Democratic viewpoints on politics, policy and activism

AHCA Is An Immoral Disaster

How can you call it a “health care plan” when it would deny millions of people insurance and raise medical costs for everyone else?

The American Health Care Act, passed by Republicans in the House last week, is inhumane, an abomination, heartless and a death sentence for millions of Americans. There is no language too strong to describe the cruelty of what the GOP just did. If the AHCA becomes law, it will lead to massive death and pain-filled, excruciating lives. It’s as if the GOP has voted to commit an act of war against American citizens.

It allows states, for example, to opt out of a provision in the current law that prevents insurance companies from gouging people with preexisting conditions. That’s why the “opt out” provision is in the bill. It’s there for a reason. It’s obvious millions of people will get priced out of insurance altogether.

It also slashes funding for Medicaid, leaving 14 million people without any coverage, according to earlier estimates. Oklahoma, which never accepted the federal expansion of Medicaid under the current law, would be hit hard, and even more people would go without much needed health care.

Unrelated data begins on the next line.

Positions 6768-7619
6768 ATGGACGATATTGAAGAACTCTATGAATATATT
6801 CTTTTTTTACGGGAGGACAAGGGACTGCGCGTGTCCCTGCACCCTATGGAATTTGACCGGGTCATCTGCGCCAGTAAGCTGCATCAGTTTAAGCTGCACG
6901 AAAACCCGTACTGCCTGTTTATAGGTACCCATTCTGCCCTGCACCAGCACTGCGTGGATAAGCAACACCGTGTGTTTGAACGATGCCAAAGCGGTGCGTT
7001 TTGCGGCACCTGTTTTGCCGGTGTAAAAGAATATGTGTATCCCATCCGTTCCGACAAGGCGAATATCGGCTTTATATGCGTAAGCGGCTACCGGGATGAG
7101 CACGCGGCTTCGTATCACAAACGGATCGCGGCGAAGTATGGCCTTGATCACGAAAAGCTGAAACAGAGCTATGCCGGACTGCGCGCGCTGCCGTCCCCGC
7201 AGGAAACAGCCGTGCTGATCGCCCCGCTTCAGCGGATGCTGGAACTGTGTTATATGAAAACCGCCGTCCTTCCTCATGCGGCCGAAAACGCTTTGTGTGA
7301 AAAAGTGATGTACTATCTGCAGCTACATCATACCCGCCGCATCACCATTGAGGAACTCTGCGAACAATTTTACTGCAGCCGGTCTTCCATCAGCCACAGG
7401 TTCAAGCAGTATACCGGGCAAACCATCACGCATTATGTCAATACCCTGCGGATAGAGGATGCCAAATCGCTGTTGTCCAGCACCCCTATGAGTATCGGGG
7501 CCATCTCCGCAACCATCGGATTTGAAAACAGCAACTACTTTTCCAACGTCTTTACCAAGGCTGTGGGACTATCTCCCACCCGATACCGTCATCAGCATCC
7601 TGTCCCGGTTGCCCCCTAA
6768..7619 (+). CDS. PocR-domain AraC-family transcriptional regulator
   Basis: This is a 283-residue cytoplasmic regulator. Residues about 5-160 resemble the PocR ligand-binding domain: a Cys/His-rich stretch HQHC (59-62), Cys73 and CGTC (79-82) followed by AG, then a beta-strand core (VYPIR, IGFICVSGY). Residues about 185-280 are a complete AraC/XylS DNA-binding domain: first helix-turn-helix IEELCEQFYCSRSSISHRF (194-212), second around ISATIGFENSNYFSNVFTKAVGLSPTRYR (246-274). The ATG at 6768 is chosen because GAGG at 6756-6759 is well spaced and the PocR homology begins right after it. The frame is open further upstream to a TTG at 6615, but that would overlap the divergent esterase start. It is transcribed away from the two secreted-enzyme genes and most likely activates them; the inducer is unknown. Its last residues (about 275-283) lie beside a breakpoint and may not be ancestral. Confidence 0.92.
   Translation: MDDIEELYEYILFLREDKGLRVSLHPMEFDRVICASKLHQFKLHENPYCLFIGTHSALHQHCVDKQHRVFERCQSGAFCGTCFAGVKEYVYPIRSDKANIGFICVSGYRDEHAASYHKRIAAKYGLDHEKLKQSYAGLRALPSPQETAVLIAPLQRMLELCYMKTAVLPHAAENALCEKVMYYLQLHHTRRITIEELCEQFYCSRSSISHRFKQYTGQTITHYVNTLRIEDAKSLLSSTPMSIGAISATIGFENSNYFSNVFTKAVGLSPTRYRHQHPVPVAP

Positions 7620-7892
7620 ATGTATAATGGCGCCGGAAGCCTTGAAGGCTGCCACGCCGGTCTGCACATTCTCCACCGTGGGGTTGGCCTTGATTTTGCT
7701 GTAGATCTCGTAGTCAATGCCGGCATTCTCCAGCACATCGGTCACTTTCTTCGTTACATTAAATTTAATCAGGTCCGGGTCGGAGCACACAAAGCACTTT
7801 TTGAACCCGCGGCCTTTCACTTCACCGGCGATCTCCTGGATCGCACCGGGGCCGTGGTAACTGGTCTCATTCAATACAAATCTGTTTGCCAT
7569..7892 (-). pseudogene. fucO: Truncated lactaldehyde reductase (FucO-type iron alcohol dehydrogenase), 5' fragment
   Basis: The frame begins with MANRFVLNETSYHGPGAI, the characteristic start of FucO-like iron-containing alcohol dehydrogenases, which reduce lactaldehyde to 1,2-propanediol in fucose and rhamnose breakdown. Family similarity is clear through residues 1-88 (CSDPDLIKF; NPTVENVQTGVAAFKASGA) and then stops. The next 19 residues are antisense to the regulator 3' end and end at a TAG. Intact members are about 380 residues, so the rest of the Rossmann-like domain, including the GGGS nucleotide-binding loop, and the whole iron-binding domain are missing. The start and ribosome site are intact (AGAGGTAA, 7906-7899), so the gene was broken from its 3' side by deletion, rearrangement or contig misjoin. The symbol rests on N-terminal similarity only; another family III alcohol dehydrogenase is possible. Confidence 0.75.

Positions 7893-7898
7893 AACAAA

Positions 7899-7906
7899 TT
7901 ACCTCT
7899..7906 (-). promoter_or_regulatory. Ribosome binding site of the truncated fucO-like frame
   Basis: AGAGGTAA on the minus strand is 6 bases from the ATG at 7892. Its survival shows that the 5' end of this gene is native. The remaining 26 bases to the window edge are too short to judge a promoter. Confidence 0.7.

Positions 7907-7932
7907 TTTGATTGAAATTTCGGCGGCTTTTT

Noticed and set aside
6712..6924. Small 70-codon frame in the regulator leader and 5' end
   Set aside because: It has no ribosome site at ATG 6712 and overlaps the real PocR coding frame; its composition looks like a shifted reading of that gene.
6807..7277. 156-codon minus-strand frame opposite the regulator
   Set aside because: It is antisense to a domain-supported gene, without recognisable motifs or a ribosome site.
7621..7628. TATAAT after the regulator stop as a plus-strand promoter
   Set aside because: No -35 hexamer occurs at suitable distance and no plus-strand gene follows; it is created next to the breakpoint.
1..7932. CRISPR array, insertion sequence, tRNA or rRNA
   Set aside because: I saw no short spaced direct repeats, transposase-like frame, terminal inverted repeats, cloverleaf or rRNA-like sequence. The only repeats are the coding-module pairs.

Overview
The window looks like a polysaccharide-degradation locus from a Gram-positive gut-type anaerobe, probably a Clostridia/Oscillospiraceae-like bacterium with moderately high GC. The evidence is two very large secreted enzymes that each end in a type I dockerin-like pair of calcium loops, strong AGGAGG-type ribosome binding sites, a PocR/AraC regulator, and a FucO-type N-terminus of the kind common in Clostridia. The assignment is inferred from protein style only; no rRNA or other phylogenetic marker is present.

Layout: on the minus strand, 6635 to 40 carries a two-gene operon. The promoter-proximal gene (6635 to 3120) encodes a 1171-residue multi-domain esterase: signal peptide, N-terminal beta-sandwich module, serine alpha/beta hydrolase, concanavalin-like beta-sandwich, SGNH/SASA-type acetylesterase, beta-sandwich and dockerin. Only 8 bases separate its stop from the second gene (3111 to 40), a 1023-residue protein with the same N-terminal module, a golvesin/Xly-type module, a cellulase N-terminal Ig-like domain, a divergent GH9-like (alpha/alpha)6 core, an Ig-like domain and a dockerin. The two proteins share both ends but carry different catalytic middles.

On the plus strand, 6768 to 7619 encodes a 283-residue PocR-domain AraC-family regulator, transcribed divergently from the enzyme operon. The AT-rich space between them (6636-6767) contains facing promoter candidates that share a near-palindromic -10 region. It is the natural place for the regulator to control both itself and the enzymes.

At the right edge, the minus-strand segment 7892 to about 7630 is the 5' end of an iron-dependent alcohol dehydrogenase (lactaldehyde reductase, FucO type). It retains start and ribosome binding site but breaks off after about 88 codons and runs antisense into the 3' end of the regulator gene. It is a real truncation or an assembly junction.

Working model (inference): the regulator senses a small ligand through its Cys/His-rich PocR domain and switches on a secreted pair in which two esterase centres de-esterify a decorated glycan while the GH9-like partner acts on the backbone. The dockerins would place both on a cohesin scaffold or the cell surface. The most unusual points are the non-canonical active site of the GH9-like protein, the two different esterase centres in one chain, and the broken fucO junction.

Employers insurance costs are sure to rise under this non-plan, which will be passed on to employees.

Let’s face it: (1) People will either lose their health insurance altogether (2) or pay much more for less coverage while rich people get a tax cut under the AHCA. That’s the Republican plan in all its clarity. It’s not an over-simplification. It’s not an issue of choosing one’s doctor or “freedom” of choice when it comes to treatments.

U.S. Sen. Bernie Sanders, a former Democratic presidential candidate, had this to say about the bill:

This is not a health care bill. This was a bill that provided $300 billion in tax breaks to the wealthiest 2 percent at a time when we already have massive income inequality in America today. What kind of health care bill are we talking about when you throw 24 million people off health insurance, substantially raised premiums for older workers, defund Planned Parenthood?